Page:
Delay values somewhere in the neighborhood of 20-60 ms tend to work well — just long enough not to create phase problems but short enough that the delay doesn’t sound rhythmic. I’ll use a light touch with this sort of processing, as mixing in too much makes the delay noticeable for what it is.
This trick works really nicely in tandem with the previous suggestion — formant shift some voices and add some short delay, and you might find that your backup vocal “group” sounds much bigger.
6. Glue Voices Together With Room Reverb
When working with layered vocal overdubs, it’s pretty common to mix them to sound like a group of backup singers did a take together around one or two mics. In those cases, room reverb is your friend. I’ll typically use a room reverb with a very short decay — around or less than one second — and mixed down to the point of barely being noticeable. It isn’t common for my backup vocal room reverb buss to end up any more than 12 dB below the dry tracks.
The goal of this sort of reverb is realism. A dozen close-mic’ed vocal overdubs done by the same person has a distinct sound. Putting that multitrack in a “space” can help it sound more natural, adding a sense of depth and openness.
This trick stacks well with the last two. It also works in tandem with a more dramatic reverb — plate or chamber reverbs are great choices. The room reverb will create a sense of realism, while the chamber or plate adds a classic, lush reverb tone. The room reverb will still work to glue the vocal layers together without being overtly noticeable in the mix.
7. Go Heavy With the De-esser
Things can start sounding really cluttered when a dense vocal arrangement features a bunch of sibilant consonants that all arrive at slightly different times. Even experienced vocalists can have trouble nailing the timing of “s” sounds that land at the end of words, and less-than-tight performances can tend to make things sound pretty messy.
For that reason, I’ll typically be pretty heavy handed with a de-esser on a backup vocal track. As long as there are one or two more subtly processed tracks driving the articulation in the vocal, the results can still sound natural without getting messy.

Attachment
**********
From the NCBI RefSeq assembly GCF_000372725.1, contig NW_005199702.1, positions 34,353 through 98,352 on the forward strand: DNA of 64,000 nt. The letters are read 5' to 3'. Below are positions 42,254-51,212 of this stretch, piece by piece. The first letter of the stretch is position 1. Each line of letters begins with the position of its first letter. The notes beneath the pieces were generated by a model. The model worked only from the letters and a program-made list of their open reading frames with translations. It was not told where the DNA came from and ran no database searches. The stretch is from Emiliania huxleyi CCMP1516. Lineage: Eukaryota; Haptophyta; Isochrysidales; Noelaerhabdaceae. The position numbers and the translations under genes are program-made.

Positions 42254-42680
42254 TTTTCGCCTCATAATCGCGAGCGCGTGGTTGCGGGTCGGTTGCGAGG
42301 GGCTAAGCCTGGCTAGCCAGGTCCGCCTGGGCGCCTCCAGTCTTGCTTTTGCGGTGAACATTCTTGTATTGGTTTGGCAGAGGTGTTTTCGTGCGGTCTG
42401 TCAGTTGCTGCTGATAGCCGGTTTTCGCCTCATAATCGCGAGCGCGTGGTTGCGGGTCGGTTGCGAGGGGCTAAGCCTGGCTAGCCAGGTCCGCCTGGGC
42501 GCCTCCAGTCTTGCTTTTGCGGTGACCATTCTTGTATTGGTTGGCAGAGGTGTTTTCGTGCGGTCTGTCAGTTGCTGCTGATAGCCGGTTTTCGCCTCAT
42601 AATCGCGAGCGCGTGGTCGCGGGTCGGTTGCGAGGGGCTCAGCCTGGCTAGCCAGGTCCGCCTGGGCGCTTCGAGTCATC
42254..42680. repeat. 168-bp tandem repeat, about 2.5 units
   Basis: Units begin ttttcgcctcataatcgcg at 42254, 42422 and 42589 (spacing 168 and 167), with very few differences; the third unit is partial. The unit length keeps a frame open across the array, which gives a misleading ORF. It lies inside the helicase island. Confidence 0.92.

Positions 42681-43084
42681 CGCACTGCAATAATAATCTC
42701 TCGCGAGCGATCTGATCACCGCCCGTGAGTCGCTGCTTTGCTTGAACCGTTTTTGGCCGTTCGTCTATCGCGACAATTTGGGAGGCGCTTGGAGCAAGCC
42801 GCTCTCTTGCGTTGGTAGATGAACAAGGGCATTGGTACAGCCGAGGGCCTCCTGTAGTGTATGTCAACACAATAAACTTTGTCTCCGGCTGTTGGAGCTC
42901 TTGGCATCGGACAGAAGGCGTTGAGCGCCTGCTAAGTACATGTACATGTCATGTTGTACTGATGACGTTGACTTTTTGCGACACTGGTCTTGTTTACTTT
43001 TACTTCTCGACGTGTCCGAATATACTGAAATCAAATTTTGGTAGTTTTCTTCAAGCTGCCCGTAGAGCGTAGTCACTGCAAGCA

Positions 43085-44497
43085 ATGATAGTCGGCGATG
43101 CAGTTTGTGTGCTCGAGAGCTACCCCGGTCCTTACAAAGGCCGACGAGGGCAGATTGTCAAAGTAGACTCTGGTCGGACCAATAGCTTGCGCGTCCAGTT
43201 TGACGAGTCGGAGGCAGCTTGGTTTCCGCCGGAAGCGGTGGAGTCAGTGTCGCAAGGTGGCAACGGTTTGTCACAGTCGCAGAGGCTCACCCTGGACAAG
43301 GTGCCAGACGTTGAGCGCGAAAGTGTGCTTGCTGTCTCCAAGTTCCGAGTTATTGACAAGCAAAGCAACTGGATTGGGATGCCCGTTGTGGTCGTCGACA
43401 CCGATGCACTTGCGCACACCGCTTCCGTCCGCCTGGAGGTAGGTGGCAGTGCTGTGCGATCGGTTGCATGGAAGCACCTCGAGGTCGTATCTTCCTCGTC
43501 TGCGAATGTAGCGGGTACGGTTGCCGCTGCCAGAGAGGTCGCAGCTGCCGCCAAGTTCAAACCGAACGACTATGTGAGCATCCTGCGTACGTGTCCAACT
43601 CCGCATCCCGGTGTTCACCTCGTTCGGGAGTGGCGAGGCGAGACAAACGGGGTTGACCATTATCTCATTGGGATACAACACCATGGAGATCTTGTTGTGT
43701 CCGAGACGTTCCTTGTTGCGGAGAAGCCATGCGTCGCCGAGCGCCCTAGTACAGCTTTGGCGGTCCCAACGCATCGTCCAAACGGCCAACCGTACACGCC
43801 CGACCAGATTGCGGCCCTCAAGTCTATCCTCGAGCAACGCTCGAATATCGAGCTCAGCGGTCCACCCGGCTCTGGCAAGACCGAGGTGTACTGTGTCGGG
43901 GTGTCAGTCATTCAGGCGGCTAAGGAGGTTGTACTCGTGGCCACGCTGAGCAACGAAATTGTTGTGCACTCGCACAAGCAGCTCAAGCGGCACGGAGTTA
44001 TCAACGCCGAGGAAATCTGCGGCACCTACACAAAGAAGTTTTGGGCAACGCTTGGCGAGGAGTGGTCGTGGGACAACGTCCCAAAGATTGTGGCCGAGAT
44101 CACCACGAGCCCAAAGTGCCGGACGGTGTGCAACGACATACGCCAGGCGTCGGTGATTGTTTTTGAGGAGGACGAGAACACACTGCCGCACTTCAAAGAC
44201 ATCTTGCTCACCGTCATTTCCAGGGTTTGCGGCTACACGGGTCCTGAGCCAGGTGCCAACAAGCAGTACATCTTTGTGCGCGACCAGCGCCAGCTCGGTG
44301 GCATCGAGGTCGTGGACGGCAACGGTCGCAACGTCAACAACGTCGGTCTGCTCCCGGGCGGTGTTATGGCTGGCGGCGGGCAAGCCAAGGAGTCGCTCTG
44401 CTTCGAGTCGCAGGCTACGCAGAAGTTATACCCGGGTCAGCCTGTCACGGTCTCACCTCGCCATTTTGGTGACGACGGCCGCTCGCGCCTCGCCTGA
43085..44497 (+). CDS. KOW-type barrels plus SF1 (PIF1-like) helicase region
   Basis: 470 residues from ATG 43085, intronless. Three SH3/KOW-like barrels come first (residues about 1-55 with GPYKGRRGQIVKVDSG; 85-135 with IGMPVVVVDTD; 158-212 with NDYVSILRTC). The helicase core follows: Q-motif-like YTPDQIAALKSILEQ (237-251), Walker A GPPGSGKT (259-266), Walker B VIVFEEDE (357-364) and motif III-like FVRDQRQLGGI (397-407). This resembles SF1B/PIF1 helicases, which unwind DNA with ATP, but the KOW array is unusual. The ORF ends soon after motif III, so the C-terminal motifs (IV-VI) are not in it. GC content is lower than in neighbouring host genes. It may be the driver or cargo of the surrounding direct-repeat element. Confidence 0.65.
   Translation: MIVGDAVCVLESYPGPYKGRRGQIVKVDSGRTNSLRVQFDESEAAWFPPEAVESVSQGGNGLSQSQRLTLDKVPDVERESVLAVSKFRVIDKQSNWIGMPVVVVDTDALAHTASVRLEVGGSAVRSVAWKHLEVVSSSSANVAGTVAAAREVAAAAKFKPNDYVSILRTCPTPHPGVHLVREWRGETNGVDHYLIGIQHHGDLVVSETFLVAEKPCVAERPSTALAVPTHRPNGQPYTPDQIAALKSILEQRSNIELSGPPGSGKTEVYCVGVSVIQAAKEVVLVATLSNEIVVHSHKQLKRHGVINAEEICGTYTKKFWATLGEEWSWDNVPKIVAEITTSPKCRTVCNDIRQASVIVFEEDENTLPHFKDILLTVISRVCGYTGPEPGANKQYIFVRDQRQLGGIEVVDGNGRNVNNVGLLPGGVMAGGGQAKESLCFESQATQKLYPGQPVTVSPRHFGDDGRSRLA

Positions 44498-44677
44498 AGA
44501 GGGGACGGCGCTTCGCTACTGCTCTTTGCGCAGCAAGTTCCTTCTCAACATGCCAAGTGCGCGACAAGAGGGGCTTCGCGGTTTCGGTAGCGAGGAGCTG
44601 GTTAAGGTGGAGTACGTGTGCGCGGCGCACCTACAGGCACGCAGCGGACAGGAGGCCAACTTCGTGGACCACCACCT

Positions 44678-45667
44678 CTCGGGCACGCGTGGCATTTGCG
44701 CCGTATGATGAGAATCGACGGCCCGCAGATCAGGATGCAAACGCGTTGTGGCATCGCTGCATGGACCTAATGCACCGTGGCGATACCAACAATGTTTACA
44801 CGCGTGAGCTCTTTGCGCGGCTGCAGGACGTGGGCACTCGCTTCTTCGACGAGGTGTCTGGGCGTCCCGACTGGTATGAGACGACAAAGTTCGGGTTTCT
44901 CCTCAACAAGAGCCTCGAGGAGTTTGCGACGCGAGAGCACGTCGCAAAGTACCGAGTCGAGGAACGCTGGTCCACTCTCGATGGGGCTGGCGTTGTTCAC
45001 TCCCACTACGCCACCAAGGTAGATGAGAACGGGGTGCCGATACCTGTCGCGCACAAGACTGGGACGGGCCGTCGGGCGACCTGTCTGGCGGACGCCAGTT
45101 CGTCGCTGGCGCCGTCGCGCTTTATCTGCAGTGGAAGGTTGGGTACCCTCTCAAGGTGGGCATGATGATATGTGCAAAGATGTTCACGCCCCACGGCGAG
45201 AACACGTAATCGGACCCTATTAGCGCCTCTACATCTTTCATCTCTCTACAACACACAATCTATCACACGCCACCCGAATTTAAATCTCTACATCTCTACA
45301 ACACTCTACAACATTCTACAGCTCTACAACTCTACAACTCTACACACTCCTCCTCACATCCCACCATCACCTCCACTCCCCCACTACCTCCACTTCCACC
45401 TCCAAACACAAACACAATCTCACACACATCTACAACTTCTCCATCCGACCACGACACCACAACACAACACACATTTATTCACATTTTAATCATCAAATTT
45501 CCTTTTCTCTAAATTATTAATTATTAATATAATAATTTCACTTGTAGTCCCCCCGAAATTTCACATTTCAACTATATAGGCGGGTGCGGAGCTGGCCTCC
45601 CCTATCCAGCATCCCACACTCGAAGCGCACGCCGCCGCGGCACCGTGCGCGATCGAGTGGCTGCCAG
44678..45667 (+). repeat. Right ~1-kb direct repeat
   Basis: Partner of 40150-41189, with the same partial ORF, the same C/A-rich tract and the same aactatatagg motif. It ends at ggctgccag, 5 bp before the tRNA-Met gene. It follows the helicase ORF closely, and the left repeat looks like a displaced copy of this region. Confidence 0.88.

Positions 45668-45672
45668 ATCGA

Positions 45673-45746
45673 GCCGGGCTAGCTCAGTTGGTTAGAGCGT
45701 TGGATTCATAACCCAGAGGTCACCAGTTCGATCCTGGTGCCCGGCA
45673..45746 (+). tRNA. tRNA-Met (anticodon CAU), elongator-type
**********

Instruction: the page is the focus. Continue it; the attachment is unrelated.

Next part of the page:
It can also be helpful to use plugins that can tame aggressive transients. Eventide Split EQ allows you to EQ transients separately from sustained sounds, and Oeksound Spiff is an “adaptive transient processor” that allows for a ton of control over transient information. Both are excellent options when more percussive consonants are a problem.
8. Buss Processing is Crucial
It’s not unusual to hear a fair amount of independence from the most prominent vocal in a backup part. Still, in most cases, those supporting vocal layers are more likely to function as one unit in the mix rather than a bunch of distinct elements.
In most cases, backup vocals are best treated together, with the most basic and crucial processing happening on a buss. Whatever other signal flow twists and turns are necessary, send your backup vocals to one submix. This is where they’ll get the bulk of the most basic processing that helps them sit in their proper place in the mix.
9. Use EQ to Give the Lead Vocal Space
On my backup vocal submix, you’ll usually find some gentle EQ intended to help those additional vocal layers support the lead without getting in the way. I’ll look to make cuts in the midrange wherever the lead vocal needs breathing room. Usually, that’s between 150-400 Hz where the body of the lead will sit, and 2 kHz or so to help the lead vocal have a distinct sense of articulation.
If the backup vocals live on the sides of the mix, I’ll make those midrange cuts down the center channel using a mid/side EQ. The lead vocal can stand out in the center without compromising the fullness of the backup too much.
Additionally, high and low-pass filtering can be crucial to get backup vocals sitting right in a mix. High-pass filters, as always, are great for cleaning up low frequencies that add nothing to a backup vocal and only add mud to a mix. Low-pass filters can help tuck background vocals behind the lead — letting it sparkle in the spotlight while they sit in… you know, the background.
10. Use Gentle, Medium-Fast Compression to Keep Them in Check
Sticking with the topic of buss processing, some gentle compression on a backup vocal submix is typically crucial to keep those vocals full sounding without getting overbearing.
Almost all my mixes with vocals will feature a compressor on the backup vocal group buss, set at a light ratio to reduce around 2-4 dB at the most.
My go to for this purpose is UAD’s Neve 33609 plugin. It has attack times exclusively between 3-6 ms. Medium-fast attack times in that range can make a compressor clamp down on a backup vocal fast enough to get it out of the way of the lead vocal, drums or anything else that needs transient articulation in a mix — but not so fast that they disappear. I’ll time the release to suit the tempo of the song, aiming for a sweet spot between pumpy/unnatural (too fast) and robbing the vocals of presence (too slow).
Background vocal arrangements can make mixing feel more complicated, but there’s no reason that has to be the case. Like working with multitracked drums or any of the other common stumbling blocks in mixing, having a vision for the sound you want and making the most out of the material you have will go a long way. Hopefully, after reading this article, you have a few new ideas about how to approach the vocal arrangements in your next mix.